How to Stop Trailer Sway When Towingby Thomas West
Trailers come in many varieties, including open utility trailers designed for general hauling, enclosed cargo trailers to keep your belongings out of the elements, car trailers for hauling vehicles and camping trailers. Trailer sway, or yaw, is the unwanted back and forth motion a trailer makes while being towed. If trailer sway is severe, the back and forth motion can transfer to the towed vehicle and cause an accident. Trailer sway can be eliminated or reduced by making sure your tow vehicle and trailer are set up properly.
Make sure 10 to 12 percent of the trailer’s weight is on the tongue, which is at the front of the trailer where it hitches to your tow vehicle. Load your trailer and take it to a commercial scale (most truck stops have scales available) and have it weighed. Explain to the scale attendant that you also want to split-weigh your trailer to find out what the tongue weight is. Rearrange the load to get the correct tongue weight and remove some items if your trailer is overloaded. Reweigh the trailer if necessary.
Do not overload your tow vehicle. Check your owner’s manual for the load capacity of your vehicle. Keep in mind that your vehicle’s load will include the weight of the trailer tongue, any cargo you are carrying and the weight of all passengers. Make sure your are not exceeding your vehicle’s weight capacity.
Make sure the tires of your tow vehicle and your trailer have the correct air pressure. Find out what the correct tire pressure should be by consulting the owner’s manual for your tow vehicle and your trailer. Check the pressure with an air pressure gauge. Check tire pressure when the tires are cold. Let the tires cool down for several hours if the vehicle has been driven before checking the air pressure.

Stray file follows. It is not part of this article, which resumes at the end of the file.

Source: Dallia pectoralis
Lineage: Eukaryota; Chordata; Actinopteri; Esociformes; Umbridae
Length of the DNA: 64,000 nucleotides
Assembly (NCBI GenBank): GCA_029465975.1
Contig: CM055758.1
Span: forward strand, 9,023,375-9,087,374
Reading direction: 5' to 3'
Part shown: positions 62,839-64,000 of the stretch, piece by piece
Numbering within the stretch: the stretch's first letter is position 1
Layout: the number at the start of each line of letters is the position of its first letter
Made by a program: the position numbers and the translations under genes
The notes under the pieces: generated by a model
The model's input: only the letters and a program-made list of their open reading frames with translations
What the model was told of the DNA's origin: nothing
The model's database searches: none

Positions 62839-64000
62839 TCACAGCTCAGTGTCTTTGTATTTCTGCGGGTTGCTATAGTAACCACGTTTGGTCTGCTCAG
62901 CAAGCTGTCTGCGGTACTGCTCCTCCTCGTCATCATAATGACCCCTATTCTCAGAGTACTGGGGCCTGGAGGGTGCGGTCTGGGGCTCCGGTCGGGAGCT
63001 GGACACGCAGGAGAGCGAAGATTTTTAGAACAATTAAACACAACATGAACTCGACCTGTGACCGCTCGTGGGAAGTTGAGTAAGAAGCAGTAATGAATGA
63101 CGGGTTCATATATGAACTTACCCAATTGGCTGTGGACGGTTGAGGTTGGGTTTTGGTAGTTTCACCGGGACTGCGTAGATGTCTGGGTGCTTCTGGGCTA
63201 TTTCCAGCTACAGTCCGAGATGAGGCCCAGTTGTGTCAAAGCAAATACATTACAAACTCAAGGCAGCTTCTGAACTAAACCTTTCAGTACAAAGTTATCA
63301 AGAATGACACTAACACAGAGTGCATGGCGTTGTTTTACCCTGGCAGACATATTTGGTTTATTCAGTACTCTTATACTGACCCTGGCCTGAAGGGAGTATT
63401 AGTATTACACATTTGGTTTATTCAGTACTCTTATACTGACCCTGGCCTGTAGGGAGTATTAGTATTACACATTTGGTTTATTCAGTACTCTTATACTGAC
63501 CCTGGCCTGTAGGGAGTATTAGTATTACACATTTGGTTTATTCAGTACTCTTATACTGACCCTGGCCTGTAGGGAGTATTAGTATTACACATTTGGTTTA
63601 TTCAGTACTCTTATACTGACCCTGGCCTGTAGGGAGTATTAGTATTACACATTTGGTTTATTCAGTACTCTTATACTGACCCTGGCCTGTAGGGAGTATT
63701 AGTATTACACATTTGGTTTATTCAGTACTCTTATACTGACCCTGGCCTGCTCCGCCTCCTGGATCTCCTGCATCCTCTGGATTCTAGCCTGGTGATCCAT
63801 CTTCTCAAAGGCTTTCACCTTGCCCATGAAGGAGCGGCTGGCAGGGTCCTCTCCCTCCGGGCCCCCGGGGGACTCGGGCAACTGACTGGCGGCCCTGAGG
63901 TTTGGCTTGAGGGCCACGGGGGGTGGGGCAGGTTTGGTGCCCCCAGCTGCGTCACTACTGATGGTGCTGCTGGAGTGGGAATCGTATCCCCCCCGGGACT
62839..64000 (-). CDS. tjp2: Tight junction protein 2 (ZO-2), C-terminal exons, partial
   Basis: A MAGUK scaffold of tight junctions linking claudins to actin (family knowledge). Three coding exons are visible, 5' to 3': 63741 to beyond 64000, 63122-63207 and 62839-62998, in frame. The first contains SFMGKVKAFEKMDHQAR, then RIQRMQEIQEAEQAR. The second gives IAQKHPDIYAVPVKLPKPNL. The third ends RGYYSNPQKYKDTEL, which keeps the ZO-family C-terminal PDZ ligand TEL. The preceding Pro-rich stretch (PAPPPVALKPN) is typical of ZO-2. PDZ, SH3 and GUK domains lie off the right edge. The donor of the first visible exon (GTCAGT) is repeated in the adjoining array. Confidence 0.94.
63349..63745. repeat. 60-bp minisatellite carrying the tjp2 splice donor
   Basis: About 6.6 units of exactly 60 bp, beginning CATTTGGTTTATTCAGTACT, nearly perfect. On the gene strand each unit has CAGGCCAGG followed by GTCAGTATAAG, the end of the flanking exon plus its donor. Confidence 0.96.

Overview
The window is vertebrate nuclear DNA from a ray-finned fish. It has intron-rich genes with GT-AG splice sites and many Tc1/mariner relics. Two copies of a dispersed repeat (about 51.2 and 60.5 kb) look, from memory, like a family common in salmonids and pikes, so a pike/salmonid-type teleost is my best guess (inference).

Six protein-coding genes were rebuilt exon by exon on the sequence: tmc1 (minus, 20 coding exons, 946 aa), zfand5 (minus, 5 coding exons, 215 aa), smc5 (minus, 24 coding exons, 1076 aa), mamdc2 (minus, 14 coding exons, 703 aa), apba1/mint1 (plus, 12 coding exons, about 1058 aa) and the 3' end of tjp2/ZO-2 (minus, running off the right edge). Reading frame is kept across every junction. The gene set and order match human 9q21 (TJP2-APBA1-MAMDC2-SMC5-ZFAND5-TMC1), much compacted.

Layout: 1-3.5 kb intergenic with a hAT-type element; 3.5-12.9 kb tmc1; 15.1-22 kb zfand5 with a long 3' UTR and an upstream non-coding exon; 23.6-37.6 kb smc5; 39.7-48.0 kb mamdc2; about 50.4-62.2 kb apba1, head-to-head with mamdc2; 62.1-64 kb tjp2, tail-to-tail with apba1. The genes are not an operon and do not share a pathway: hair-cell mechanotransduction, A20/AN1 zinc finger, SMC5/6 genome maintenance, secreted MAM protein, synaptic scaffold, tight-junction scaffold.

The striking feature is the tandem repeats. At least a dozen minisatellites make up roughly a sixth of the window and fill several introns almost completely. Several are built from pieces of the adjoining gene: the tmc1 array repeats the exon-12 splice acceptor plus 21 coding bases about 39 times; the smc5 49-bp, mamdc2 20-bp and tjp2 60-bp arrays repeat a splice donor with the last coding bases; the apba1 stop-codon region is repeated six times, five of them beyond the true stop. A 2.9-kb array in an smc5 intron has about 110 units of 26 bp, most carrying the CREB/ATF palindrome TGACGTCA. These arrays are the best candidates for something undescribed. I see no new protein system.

Do not tow a trailer in extremely windy conditions, as the trailer can be blown over, taking your tow vehicle with it. Check weather conditions before leaving and delay your trip if severe weather is predicted.
Have your trailer dealer install a friction sway control device on your trailer. Take your trailer for a test drive. Stop and rotate the adjustment handle in a clockwise direction 1/4 of a turn to add more friction if you are still experiencing trailer sway. Continue this procedure until the trailer is stable. Note that large travel trailers (over 5000 pounds) may need a sway control device installed on each side of the trailer hitch.
- close A truck passing you on the highway while you are towing can be a nerve-racking experience. Your trailer will feel like it is being “sucked” into the passing truck. This can be enough to start a severe swaying motion of your trailer if it is not loaded properly and you do not have a sway control device installed.
Items you will need
- photo_camera blue trailer image by Diana Mastepanova from Fotolia.com